European Police Bust Alleged Pirate Streaming Service With Over 2 Million Users

Spanish police participate in raids related to the alleged pirate ring.
Spanish police participate in raids related to the alleged pirate ring.
Screenshot: Europol

Sick of streaming paywalls and unending searches on multiple services to find where that one movie doesn’t cost five bucks? Seems like a whole lot of people in Europe are too. Police throughout the European Union have taken down a TV and movie streaming ring that they claim involved over 2 million subscribers, dozens of servers, and even a customer support team, Bloomberg reported on Wednesday.

According to a news release by Europol, 11 suspects spread throughout Spain, Denmark, Sweden, and Germany have all been arrested for offering “illegal access to over 40,000 streaming services, subscription television channels and films” from services including Netflix, HBO, and Amazon. (Unfortunately for anyone who think that deal sounds pretty good, it is definitely now too late to sign up.) Authorities also served 15 search warrants on different locations and claim to have have seized or frozen over $17 million in assets related to the scheme or the suspects. The operation was mostly based in Spain, according to the agency, and took in payments via PayPal, cryptocurrency, and bank transfers since it began in 2014.


Tim Mulligan, a Midia Research analyst, told Bloomberg that as streaming services gauge whether to jack up prices in the coming years, the “background threat of piracy” will have to be considered as a “pricing factor.”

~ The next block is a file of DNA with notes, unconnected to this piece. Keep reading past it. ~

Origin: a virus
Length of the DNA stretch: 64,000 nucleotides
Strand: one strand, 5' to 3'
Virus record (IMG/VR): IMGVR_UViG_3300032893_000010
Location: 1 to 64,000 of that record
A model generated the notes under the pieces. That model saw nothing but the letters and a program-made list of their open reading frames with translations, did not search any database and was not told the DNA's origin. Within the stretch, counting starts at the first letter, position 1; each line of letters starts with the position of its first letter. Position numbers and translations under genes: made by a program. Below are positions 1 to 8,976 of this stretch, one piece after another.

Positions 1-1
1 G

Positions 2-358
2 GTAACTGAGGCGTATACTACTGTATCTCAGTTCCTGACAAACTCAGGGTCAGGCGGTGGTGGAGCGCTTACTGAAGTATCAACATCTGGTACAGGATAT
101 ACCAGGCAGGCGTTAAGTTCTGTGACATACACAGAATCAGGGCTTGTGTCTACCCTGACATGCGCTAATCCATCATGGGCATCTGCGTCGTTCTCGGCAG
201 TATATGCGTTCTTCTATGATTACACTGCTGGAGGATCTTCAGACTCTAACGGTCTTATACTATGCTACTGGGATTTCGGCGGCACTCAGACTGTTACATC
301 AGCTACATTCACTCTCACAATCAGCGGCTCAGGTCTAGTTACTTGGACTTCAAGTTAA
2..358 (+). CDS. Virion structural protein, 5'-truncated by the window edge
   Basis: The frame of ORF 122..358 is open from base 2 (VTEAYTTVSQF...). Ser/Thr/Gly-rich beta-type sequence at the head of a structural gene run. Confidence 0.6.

Many individual streaming services are cheaper than cable TV subscriptions, but consumers who order multiple ones can see their bills rapidly multiply. The launch of streaming services by giant rightsholders like Disney could also encourage piracy. As massive media companies get into the streaming game, they could yank their content from competitors, giving them unilateral control over distribution and thus prices. The proliferation of these walled gardens also means a fragmented environment where it’s frustrating and expensive for consumers to actually watch the things they want, thus making illegal streams an appealing option.

In March 2019, Spanish police arrested five people who they claimed were members of an international criminal organization that made millions from streaming sports matches, TV shows, and movies. According to El Pais, subscribers paid between around $45 to $525 a month depending on package deals, while the operators allegedly set up a complicated network of front companies and even became registered fiber optic operators to prevent customers from realizing they were purchasing an illegal service. Similar raids led by the Italian Postal Police last year busted a streaming service that Europol alleged had over 200 servers and in excess of 5 million users in Italy alone.

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